Me: “Ok, now I promise, last question…I know you can’t mesmerize me with your food knowledge all day. This is very important, though – what’s your favorite dish?”

Chef Lauer: “Hungarian Goulash…beef stew, lots of onion, some garlic, Hungarian paprika.”

(Mouth watering…)

Duty called, as Chef Lauer was summoned to educate the future culinary leaders of America. His insight, however, left me excited to see what culinary “trends” continue developing and emerging, in what direction the culinary world spins throughout 2010 and inspired me to hop a flight to Vegas for an eating binge.

Small plate, boasting local produce and artisan breads, at Bradley Ogden, anyone?


Culinary New Year's Resolutions - More 2010 Trends & Christopher Ranch Still on Track

As 2009 nears its close, bracing to pass the baton to 2010, chefs and culinary experts alike are reflecting on 2009’s culinary influences and speculating about the impending year.
California heirloom garlic, interestingly enough, is on par with the majority of emerging trends.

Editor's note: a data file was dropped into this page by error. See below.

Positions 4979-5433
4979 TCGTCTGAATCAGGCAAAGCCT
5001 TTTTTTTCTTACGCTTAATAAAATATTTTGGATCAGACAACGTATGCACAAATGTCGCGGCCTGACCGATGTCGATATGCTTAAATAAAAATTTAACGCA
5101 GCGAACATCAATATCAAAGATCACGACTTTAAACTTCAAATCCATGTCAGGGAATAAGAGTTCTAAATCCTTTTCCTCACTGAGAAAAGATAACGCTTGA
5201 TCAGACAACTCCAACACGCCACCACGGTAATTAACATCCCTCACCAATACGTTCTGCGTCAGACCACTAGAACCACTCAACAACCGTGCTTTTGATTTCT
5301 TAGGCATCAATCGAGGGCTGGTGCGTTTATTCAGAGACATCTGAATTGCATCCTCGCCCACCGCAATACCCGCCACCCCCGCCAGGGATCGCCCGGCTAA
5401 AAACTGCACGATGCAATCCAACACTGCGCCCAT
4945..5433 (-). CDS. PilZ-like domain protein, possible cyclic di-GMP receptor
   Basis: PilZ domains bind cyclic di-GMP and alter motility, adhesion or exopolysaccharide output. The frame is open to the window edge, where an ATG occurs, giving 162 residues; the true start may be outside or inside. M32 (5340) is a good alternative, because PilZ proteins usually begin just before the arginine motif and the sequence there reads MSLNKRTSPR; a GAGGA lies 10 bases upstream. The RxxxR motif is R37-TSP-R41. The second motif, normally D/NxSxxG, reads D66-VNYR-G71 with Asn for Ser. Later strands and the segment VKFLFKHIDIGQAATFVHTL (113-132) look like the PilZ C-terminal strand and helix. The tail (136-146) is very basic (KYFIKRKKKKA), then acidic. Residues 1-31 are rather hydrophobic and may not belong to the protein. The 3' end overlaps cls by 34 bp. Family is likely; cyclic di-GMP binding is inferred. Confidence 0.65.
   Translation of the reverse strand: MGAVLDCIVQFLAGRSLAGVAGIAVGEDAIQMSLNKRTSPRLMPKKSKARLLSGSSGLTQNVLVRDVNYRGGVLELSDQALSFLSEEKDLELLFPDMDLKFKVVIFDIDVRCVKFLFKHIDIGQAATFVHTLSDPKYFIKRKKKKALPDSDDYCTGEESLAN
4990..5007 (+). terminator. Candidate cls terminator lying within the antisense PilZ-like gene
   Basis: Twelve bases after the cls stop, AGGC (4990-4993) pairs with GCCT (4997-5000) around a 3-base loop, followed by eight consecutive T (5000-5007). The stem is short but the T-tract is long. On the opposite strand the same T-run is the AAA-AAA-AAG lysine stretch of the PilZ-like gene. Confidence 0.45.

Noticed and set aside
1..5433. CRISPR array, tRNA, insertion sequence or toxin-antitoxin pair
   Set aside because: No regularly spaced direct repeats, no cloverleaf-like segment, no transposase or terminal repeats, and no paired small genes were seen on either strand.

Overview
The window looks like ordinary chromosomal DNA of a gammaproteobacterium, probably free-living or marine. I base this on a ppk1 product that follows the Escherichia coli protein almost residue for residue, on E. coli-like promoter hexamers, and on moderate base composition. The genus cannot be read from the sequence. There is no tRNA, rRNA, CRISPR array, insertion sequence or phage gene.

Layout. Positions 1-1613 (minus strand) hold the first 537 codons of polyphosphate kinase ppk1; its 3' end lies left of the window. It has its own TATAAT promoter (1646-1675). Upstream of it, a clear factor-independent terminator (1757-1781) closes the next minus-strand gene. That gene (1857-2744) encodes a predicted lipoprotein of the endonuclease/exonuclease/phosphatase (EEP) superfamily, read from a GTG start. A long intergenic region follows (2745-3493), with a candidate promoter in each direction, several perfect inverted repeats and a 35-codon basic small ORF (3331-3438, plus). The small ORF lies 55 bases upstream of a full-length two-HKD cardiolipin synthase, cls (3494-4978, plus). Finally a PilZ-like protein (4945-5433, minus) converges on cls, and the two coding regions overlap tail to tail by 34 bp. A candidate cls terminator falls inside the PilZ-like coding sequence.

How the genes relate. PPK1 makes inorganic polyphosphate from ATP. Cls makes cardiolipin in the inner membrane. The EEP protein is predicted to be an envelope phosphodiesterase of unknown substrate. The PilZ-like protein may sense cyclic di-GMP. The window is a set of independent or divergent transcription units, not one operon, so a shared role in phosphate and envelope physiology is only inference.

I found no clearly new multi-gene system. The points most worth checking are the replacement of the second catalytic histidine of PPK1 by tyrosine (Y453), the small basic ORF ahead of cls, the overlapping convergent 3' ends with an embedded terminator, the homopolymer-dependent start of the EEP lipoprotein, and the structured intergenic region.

Nutrition, sustainability and locally sourced ingredients are three concepts predicted to take precedence in 2010, according to the “What’s Hot in 2010? survey conducted by the American Culinary Federation.
Staf Chefs – a publication for the culinary world – released its 2009 Trends Report, highlighting such notions as “in-house” creation, “street food inside,” “pastry chefs emerging from the ashes,” “Bahn Mi blow up” and many more.
Finally, The Food Channel released its top-10 list for the new decade, reinforcing several ACF and Star Chef trends, while providing its own spin, including:
*Keeping It Real - The idea of reintroducing basic ingredients that will provide chefs – in restaurants and at home – with a high-quality, fresh, functional base to start from. Home cooking will continue increasing, and thus, people striving to create scrumptious, healthy food. However, the meaning of basic ingredients is likely to morph – rather than a tomato, perhaps an heirloom tomato? Rather than a mushroom, an enoki mushroom? (The same is true for California heirloom garlic.)
*Experimentation Nation - Restaurant overpopulation is facilitating a need for differentiation when eating out. The days of playing it safe are gone – consumers appear ready for a new approach, and restaurants are daring to distinguish. Taco trucks, gastropubs, fusion dining and communal tables are among the new faces of dining. In other words, eating out of a truck and sharing food are no longer passé.